GroupMe! extends the idea of social tagging systems by enabling users to build groups of arbitrary (multimedia) Web resources by simple drag & drop operations, allowing users to (re-)arrange resources contained in such groups (the visualization of the resources is adapted to content type), and capturing grouping, tagging, and arranging activities of users into RDF descriptions in an easy and collaborative way.

Presentation: NeOn Toolkit - an extensible Ontology Engineering Environment

Hans-Peter Schnurr (ontoprise GmbH, NEON)
The NeOn project is a multi-million Euro project involving 14 European partners and co-funded by the European Commission’s Sixth Framework Programme. NeOn started in March 2006 and aims over the course of four years to advance the state of the art in using ontologies for large-scale semantic applications in the distributed organizations. This particularly aims at improving the capability to handle multiple networked ontologies that exist in a particular context, are created collaboratively, and might be highly dynamic and constantly evolving.
One of the first outcomes of the NeOn project is the NeOn Toolkit, an extensible Ontology Engineering Environment that is part of the reference implementation of the NeOn architecture. It contains plugins for ontology management and visualization. A number of commercial plugins extend the toolkit by various functionalities, including rule support (graphical/textual editing, debugging), mediation between ontologies (graphical mapping, interpretation of mapping rules), database integration (import of database schema, life database-access during query answering), or query and reasoning support.
The NeOn reference architecture with the NeOn Toolkit enables efficient implementations of semantic applications, in open environments such as the Semantic Web, in support of the automation of Business to Business relationships, and also in company intranets.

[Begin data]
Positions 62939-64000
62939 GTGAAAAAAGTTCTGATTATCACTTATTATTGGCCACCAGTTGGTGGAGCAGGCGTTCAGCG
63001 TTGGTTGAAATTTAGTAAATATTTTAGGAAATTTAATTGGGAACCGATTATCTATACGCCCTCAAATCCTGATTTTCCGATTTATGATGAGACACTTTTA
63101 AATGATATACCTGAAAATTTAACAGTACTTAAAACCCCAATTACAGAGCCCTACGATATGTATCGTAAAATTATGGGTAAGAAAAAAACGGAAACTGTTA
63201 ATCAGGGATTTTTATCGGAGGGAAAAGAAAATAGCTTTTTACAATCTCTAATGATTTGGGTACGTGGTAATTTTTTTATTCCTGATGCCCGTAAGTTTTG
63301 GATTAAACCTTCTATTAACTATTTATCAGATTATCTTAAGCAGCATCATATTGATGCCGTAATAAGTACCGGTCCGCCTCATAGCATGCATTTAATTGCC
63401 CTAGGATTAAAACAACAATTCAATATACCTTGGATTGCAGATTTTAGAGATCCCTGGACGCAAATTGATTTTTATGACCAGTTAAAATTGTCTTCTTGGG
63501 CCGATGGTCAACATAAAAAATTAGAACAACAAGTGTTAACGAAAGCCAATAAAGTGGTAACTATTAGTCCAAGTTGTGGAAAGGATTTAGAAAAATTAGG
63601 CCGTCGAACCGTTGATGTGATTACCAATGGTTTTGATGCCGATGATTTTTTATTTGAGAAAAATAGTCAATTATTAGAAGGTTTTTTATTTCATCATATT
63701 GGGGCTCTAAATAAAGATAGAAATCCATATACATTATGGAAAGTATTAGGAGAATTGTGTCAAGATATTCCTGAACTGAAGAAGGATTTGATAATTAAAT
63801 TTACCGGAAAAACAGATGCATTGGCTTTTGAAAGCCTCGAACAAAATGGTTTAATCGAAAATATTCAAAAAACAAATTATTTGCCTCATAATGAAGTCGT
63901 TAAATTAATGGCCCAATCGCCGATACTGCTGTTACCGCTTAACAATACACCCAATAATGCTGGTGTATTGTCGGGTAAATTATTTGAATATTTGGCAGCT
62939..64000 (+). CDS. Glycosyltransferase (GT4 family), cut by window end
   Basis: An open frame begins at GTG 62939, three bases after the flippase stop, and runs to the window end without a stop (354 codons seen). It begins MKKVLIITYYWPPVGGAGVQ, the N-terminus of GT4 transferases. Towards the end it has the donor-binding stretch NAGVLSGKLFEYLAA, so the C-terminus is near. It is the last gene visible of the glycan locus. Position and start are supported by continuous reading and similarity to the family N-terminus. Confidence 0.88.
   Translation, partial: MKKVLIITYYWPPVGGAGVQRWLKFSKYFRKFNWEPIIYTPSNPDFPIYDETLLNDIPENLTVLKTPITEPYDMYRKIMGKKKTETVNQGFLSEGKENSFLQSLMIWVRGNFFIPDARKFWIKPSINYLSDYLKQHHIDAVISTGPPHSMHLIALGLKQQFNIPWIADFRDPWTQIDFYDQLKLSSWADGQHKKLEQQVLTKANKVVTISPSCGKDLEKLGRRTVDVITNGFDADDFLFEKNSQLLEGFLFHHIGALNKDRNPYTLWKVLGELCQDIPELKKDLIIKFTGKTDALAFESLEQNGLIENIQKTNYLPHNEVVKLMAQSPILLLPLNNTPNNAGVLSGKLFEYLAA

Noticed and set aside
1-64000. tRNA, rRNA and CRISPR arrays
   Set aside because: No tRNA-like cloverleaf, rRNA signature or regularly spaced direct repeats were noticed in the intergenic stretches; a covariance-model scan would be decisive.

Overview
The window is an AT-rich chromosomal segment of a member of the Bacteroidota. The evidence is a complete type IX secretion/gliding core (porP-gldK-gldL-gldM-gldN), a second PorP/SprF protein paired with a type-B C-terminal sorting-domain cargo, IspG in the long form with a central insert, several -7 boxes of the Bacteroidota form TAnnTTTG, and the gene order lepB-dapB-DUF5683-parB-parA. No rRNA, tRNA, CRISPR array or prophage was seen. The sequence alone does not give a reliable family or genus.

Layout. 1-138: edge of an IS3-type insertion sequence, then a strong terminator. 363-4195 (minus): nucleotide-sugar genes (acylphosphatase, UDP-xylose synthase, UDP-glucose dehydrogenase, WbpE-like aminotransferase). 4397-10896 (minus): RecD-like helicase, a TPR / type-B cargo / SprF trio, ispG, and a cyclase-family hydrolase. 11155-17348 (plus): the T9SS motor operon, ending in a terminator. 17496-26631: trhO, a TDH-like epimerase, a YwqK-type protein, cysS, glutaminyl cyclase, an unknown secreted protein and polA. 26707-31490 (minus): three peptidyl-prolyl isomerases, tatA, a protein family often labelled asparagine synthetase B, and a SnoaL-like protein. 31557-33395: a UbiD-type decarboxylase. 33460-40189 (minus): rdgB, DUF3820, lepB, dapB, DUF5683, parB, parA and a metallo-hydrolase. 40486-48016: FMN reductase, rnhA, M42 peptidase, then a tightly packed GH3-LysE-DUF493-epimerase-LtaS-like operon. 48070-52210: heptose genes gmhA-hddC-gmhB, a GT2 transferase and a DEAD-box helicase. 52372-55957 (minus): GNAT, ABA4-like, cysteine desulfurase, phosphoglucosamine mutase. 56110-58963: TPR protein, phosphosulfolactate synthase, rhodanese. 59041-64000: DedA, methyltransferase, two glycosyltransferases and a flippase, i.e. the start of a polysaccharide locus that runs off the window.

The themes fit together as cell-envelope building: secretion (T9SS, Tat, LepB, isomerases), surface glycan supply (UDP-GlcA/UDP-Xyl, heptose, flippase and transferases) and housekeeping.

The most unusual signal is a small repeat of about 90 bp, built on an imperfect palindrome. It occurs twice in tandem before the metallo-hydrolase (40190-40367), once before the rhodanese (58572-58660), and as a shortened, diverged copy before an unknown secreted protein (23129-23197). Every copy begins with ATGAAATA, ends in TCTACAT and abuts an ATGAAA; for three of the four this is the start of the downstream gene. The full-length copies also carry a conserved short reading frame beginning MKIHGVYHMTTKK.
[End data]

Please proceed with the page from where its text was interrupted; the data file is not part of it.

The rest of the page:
Wernher Behrendt (Salzburg Research)
We present an ontology for content-related knowledge objects (KCO) which consists of six components: a domain model that describes what the content is about; a task model which explains how the content is intended to be used by different stakeholders; a business model which specifies the rules and regulations under which the content (and the knowledge object itself) can be traded; a presentation and interaction model which is used to specify the rendering of content and also the intended modes of interaction between user and host system of the KCO; a model of trust and security where trust concerns measures of confidence for the users whereas security concerns measures of confidence for the owners of the content. Finally, there is a self-reflection component which exposes the semantics of the five functional components to intelligent services or agents. The six components define in essence, an ontology-based generic schema which can be specialised to handle more specific application semantics and we propose a specialisation methodology which leads to four ontological layers: foundational, sector-specific standard, enterprise-layer, application-layer. The paper also argues that KCOs can be the basis for an exchange format for semantic wikis. We ask the workshop participants to challenge two claims: (1) KCO as a means of declaring finite knowledge bases on the semantic web thus re-introducing closed world inferencing at semantic web level. (2) KCO as a sufficiently complete and sound model to be the basis for an exchange format between applications of semantic social software, Wikis in particular.


last update 22-feb-08